Developers looking to take the new IFTTT-like app for a test drive can request access by logging into the Developer Center, following which, Apple will send a handful of testers an email notification granting permission.
The feature will allow developers to create a single Siri voice command to trigger off a series of automated functions.
The idea behind Siri Shortcuts, which is based on the Workflow app Apple acquired in 2017, is to expand automation beyond HomeKit to all aspects of iOS 12.
When it was announced in June, Apple used the example of a “I’m heading home” phrase, which then automatically triggered the sending of a text to a specific contact, switched on the thermostat and a fan, presented the user with travel time for the journey home, and started playing a radio station.
In iOS 11, this entire process takes several individual voice commands.
In essence, with Shortcuts, setting up multi-step automation through third-party apps should become a lot easier for the average iOS user.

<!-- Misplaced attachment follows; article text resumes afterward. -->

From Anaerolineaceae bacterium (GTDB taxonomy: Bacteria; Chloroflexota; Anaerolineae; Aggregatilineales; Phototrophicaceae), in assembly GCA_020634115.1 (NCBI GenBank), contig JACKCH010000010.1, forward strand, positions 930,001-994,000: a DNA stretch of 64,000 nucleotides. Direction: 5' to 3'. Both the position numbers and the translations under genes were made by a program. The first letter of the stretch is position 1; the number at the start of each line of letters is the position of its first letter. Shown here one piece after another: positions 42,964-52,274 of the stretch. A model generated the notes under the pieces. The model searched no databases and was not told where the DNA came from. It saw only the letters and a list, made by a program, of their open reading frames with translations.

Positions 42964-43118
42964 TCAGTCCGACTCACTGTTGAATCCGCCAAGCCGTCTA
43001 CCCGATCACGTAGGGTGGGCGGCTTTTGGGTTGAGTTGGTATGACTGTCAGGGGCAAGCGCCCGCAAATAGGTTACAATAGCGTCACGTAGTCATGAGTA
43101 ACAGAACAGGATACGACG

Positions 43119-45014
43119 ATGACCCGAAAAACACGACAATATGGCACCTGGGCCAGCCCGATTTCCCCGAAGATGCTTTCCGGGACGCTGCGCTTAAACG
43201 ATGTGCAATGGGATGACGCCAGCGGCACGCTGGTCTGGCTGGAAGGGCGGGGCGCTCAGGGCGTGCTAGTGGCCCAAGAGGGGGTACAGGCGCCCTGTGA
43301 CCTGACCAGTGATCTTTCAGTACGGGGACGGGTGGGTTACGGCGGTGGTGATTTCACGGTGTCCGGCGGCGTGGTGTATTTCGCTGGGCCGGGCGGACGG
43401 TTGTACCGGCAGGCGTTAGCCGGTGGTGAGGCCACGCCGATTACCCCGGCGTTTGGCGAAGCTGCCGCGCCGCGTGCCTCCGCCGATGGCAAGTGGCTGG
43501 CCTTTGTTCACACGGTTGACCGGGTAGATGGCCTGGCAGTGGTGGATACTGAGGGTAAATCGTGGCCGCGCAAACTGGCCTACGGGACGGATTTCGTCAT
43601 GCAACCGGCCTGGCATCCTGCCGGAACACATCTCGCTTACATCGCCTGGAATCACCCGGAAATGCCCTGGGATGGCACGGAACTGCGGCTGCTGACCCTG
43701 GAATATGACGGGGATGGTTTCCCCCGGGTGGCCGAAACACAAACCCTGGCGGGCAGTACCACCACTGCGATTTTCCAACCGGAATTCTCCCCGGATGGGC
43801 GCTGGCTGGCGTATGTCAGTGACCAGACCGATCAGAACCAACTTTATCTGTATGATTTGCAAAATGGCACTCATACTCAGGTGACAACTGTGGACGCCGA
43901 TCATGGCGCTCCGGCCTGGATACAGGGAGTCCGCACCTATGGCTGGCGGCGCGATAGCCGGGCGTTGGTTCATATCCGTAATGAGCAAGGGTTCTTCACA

There's always a 'but'...
Apple has warned that the beta version currently has limited and missing actions, doesn’t yet have iCloud syncing, and will not be able to open apps if the iPhone is locked. However, testers already using Workflow will see their existing shortcuts automatically migrated to the new app.
It is as yet unclear whether there will be a public beta released before its official launch later this year, but this first beta is open only to developers.
Get daily insight, inspiration and deals in your inbox
Get the hottest deals available in your inbox plus news, reviews, opinion, analysis and more from the TechRadar team.
Sharmishta is TechRadar's APAC Managing Editor and loves all things photography, something she discovered while chasing monkeys in the wilds of India (she studied to be a primatologist but has since left monkey business behind). While she's happiest with a camera in her hand, she's also an avid reader and has become a passionate proponent of ereaders, having appeared on Singaporean radio to talk about the convenience of these underrated devices. When she's not testing camera kits or the latest in e-paper tablets, she's discovering the joys and foibles of smart home gizmos. She's also the Australian Managing Editor of Digital Camera World and, if that wasn't enough, she contributes to T3 and Tom's Guide, while also working on two of Future's photography print magazines Down Under.